In mid-October of 2011, the water system at Gateway Regional was in the news due to a water main break, which resulted in two missed days of school, tanker trucks of potable water being hooked up at the complex, and bottled water issued to students and staff. “It was the first time something ever happened with that well, since it started in 1954,” said Noreen St. Martin, one of the operators for Gateway’s well.
What a difference a year makes.
This month, at a meeting of the Massachusetts Rural Water Association, a water sample from Gateway took first place in the statewide blind drinking water taste test at the MassRWA Annual Trifecta, held at the Northfield Mountain Visitor Center in Northfield, MA.
Noreen and Bernie St. Martin, Gateway’s operators, attended the annual meeting. “It’s a great organization to belong to because they will come out and help you if you have a problem,” Noreen said, adding that Mike Leach had been at Gateway last year on a Sunday morning with equipment designed to detect the location of the water leak. She reported that the organization also offers classes and workshops that give continuing education credits that are needed to maintain their licenses.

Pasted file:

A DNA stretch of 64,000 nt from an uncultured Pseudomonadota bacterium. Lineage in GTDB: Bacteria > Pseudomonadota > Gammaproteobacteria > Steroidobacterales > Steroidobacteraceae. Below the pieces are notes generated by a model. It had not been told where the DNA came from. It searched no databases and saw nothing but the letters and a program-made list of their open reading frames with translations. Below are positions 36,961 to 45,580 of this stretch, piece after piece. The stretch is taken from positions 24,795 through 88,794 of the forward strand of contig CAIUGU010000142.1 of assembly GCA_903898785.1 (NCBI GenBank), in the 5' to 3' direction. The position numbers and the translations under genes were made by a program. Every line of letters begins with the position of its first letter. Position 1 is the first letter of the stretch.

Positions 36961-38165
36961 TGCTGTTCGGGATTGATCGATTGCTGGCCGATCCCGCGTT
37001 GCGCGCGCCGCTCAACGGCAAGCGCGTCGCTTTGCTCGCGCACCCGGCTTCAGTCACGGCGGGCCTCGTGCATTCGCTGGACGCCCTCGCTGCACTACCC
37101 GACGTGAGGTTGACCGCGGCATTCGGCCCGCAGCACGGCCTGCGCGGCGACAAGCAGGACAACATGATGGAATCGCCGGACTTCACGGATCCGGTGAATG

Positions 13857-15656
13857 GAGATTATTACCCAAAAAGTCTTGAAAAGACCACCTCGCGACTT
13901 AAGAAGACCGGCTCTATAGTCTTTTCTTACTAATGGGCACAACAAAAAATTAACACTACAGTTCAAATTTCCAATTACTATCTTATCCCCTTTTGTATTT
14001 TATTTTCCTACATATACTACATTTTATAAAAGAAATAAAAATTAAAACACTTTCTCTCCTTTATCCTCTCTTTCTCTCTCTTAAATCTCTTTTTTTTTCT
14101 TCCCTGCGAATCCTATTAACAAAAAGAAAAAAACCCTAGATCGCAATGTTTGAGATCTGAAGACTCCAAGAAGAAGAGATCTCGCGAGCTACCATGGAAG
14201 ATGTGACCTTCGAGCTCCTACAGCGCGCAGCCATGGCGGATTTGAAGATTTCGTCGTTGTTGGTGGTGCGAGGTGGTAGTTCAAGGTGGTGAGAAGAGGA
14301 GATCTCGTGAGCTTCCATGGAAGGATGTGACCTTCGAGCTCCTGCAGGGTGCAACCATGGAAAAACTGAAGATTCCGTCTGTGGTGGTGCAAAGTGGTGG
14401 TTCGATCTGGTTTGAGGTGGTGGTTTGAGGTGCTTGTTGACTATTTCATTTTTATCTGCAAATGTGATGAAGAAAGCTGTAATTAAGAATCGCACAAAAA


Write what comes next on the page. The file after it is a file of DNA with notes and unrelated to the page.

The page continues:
The award is all the sweeter because of the problems Gateway encountered with the well just 11 months ago. “I couldn’t think of a better place for this to go, after all they went through last year.” said Bernie St. Martin.
“I don’t think people realized all of the hard work that went into resolving that issue as quickly as we did,” St. Martin said, crediting Mike Leach, facilities director Brian Wing, business manager Stephanie Fisk, superintendent David Hopson, Daniel Laprade and Deirdre Cabral at the Department of Environmental Protection, and many others for going above and beyond to keep school running and repair the system.
As a result of the award, Noreen St. Martin will go to the National Rural Water annual meeting in Washington, D.C. and compete against winners from other states later in the fiscal year.